NBA Isn't Playing Around Over North Carolina's Anti-LGBT Law

NBA Isn't Playing Around Over North Carolina's Anti-LGBT Law

The league is considering nixing Charlotte from hosting 2017 All-Star Game.

Published March 25, 2016

Seems like the NBA is taking a page out of the NFL's play book here.

A few days after the NFL warned the Atlanta Falcons about losing their chance to host a Super Bowl if Georgia passes an anti-gay bill, the NBA is expressing similar concerns in North Carolina.

The NBA is casting doubt about the Michael Jordan-owned Charlotte Hornets hosting the 2017 All-Star Game due to the North Carolina House Bill 2, which prevents the state's cities from passing anti-LGBT discrimination laws of their own, as reported by Deadspin.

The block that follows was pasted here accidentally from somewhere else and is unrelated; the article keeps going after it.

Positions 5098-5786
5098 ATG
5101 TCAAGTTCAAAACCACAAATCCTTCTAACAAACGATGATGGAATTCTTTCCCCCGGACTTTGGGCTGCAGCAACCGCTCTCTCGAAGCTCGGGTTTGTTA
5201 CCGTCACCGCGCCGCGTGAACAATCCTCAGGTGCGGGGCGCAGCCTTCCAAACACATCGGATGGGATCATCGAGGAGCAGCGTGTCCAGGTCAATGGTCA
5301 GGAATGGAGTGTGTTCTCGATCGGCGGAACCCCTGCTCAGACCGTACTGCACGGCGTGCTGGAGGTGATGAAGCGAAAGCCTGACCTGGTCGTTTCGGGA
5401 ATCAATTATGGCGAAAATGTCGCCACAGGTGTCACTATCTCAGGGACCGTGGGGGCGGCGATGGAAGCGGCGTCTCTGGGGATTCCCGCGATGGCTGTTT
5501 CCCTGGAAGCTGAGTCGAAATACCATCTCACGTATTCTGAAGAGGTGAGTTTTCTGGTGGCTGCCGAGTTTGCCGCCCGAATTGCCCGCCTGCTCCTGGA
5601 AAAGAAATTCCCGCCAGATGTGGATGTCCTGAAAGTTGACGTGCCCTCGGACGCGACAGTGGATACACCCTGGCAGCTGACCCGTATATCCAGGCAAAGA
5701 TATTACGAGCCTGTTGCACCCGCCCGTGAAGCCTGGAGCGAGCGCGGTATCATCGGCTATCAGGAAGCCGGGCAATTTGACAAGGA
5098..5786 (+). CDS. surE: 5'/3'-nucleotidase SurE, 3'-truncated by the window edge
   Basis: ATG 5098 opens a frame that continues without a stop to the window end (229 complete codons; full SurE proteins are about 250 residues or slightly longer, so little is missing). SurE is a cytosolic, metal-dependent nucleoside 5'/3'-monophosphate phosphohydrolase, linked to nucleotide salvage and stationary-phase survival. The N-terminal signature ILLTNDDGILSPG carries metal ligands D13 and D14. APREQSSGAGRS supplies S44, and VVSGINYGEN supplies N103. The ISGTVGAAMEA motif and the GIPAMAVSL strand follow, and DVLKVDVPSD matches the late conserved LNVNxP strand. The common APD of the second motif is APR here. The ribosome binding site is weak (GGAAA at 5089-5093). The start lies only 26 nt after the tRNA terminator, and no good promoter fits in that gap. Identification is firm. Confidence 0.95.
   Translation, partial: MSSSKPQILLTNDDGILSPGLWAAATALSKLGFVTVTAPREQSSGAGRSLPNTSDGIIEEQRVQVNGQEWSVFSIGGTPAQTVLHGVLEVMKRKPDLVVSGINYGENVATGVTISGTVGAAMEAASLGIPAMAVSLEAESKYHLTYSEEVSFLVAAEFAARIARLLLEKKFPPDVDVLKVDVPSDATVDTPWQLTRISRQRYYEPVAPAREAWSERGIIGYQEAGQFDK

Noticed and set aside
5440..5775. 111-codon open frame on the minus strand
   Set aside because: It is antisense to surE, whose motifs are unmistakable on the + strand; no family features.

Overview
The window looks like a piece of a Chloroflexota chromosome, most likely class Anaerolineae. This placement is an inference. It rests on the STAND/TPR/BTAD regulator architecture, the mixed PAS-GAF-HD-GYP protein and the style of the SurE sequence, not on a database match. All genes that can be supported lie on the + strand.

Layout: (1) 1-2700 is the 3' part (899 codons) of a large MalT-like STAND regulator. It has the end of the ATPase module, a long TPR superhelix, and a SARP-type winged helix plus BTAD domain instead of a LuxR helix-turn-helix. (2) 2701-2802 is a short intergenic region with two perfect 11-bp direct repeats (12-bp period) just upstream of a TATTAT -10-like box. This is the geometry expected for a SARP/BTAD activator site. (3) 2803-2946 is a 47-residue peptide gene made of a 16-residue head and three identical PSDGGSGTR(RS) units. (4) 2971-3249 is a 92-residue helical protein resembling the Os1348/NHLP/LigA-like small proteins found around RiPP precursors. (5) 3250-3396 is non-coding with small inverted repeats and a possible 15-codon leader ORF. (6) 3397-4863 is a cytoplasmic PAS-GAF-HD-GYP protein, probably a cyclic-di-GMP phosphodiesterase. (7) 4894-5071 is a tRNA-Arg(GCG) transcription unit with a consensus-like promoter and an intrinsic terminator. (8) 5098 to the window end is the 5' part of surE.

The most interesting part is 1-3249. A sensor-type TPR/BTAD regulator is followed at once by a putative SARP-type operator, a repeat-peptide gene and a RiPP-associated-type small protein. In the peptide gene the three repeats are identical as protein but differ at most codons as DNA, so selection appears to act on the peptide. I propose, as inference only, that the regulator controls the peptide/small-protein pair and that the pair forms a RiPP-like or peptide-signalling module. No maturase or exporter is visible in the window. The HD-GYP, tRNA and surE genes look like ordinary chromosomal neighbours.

“The NBA is dedicated to creating an inclusive environment for all who attend our games and events," the league said in a statement Thursday night, as reported by Deadspin. "We are deeply concerned that this discriminatory law runs counter to our guiding principles of equality and mutual respect and do not yet know what impact it will have on our ability to successfully host the 2017 All-Star Game in Charlotte.”

Obviously, just like the Super Bowl, the NBA All-Star Weekend is a huge revenue generator to whatever city is hosting it, so it will be interesting to see how North Carolina handles this and if Jordan himself gets involved to help ensure that the All-Star Game gets played in Charlotte next February.

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(Photo: Zhong Zhi/Getty Images)

Written by Mark Lelinwalla

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